March 11, 2019

Book Review: Field Notes on Love

Hugo might have just been dumped by his girlfriend Margaret Campbell, but that won’t stop him from taking the “last hurrah before college starts” trip they were supposed to go on together crossing the United States via train…. Except that the paperwork is booked in her name, nontransferable and no exceptions. The solution to his problem arrives in the form of Mae, an aspiring filmmaker who shares Margaret’s name and wants to expand her horizons a little. As the two of them travel together and get to know each other, they just might discover this trip will bring them more than they bargained for.

I never expected to fall head over heels in love with Field Notes on Love, but here we are, now mostly recovered from the crying fest that ensued after turning the very last page. Anyway, the three things I loved most about Field Notes on Love are:

  • The cross-country train journey (and the cities they visited) – I was immediately raring to book a cross-country train trip of my own after reading this novel. I’ve always enjoyed traveling by train, and the idea of going across the entire country using that method of transport is fascinating! It was also cool to have Mae and Hugo explore a little bit of the cities they stopped at (though I could have gone for more details and more time at each, though that’s obviously not how their trip was set-up).
  • Hugo’s personal journey – I found Hugo’s half of the story instantly relatable from the start. He’s struggling with making sense of his identity outside of his family, including learning how to be apart from them without cutting them out completely. He’s also figuring out what he wants to do with his life, specifically in terms of university. And boy, but are these two specific situations similar to my own experiences back in the day. Smith portrays this in a way that feels both specific to Hugo but universal in emotional scope, which certainly lent to my emotional investment of the outcome of his story. 
  • Mae’s personal journey (including the “field notes on love”) – I didn’t really expect to fall in love with Mae’s story. She’s a tough nut to crack at the start, careful and cautious, with all vulnerability walled off for protection. It takes some time before it happens but witnessing the moment she opens up and the resulting domino effect (especially on her film work) is something really special. Personally, I found her experience extremely relatable and cathartic, especially as someone who used to also be very guarded with her feelings.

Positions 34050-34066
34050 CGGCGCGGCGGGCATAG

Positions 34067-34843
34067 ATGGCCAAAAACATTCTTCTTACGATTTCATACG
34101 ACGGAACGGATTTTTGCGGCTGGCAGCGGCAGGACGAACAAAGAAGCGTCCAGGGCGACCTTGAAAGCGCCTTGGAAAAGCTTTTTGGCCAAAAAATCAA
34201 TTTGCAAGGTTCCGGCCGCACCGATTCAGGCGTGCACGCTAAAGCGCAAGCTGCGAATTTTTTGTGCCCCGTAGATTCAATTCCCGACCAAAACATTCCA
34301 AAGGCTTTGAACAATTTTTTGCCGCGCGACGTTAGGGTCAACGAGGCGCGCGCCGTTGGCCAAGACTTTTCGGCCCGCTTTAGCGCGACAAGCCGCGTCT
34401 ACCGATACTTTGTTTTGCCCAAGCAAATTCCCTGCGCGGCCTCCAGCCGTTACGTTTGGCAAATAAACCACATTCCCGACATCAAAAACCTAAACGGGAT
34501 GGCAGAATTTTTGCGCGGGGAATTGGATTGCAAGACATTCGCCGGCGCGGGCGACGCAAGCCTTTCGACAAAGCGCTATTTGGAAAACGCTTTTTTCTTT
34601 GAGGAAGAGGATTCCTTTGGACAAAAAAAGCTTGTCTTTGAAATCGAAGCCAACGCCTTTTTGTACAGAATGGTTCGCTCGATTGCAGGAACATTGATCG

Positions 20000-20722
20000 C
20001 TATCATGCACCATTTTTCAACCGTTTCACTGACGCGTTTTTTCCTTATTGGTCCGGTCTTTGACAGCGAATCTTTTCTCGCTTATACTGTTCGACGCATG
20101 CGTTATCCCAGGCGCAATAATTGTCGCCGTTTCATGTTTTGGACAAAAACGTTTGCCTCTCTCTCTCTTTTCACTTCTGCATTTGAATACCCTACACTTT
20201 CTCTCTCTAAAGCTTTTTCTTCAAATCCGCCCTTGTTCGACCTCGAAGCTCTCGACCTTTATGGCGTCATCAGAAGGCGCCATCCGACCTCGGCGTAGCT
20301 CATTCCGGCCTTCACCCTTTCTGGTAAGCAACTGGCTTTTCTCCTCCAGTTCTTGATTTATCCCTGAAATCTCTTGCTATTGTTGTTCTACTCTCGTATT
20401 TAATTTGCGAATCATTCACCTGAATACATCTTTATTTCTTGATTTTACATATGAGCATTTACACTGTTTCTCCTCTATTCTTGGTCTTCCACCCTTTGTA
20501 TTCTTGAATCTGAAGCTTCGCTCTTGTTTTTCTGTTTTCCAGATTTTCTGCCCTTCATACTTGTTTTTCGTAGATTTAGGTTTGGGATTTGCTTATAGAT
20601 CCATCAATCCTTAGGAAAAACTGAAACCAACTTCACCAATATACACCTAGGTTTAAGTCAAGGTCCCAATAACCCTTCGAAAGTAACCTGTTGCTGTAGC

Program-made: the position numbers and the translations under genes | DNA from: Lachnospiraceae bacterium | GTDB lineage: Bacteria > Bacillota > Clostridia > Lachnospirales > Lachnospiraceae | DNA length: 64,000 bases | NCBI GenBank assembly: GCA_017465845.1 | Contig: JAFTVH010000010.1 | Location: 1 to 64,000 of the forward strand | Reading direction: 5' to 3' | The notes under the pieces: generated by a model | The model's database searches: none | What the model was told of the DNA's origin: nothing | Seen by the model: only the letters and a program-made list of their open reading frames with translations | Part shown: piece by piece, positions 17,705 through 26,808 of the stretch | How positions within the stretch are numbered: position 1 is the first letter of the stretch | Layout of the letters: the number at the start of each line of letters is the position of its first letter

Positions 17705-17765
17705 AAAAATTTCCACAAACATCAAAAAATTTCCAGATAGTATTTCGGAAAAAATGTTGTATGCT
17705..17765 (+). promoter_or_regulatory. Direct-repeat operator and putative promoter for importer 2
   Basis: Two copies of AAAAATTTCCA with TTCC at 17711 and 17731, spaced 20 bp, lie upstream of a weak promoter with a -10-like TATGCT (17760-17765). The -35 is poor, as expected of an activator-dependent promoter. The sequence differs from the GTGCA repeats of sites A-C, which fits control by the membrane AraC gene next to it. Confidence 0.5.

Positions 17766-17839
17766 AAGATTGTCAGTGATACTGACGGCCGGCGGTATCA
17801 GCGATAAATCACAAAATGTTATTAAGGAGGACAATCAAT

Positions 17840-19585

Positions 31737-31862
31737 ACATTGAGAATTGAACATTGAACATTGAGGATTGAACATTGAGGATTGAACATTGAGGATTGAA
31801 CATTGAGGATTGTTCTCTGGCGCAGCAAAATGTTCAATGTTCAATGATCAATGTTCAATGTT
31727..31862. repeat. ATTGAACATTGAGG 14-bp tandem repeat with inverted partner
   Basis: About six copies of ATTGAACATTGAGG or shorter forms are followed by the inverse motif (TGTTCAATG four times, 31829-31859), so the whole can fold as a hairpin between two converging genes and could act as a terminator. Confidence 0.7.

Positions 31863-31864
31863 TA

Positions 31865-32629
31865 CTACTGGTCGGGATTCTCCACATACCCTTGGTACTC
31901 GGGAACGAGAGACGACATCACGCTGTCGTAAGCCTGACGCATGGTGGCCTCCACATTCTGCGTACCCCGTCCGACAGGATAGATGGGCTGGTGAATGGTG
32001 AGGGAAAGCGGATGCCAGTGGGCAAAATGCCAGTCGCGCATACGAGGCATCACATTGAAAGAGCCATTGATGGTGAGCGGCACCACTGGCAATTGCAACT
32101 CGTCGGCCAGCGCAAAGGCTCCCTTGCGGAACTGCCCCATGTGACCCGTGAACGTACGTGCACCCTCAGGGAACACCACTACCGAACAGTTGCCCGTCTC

To put it simply, Field Notes on Love blew me away. I had been eagerly anticipating this new book from Jennifer E. Smith since I’d first caught wind of it, but I didn’t expect to find this story so emotionally resonant. It was an unexpectedly intense reading experience, but in the best way, and I’m so excited for everyone else to read this book too!

Field Notes on Love by Jennifer E. Smith
Publisher: Delacorte Press | Publication Date: March 5, 2019
Source: e-galley downloaded from NetGalley (Thank you!)


  1. SAME! Totally agreed. I think it would have been nice to see more experiences in each city/stop too - I mentioned that in my review as well. The book was fairly short so I feel like even just a few more pages in each location would have been awesome :)

  2. This sounds so cute! I'm definitely going to have to check it out!


Thanks for leaving a comment! I love seeing what you have to say, and will try to reply (here or on Twitter) as soon as I can :)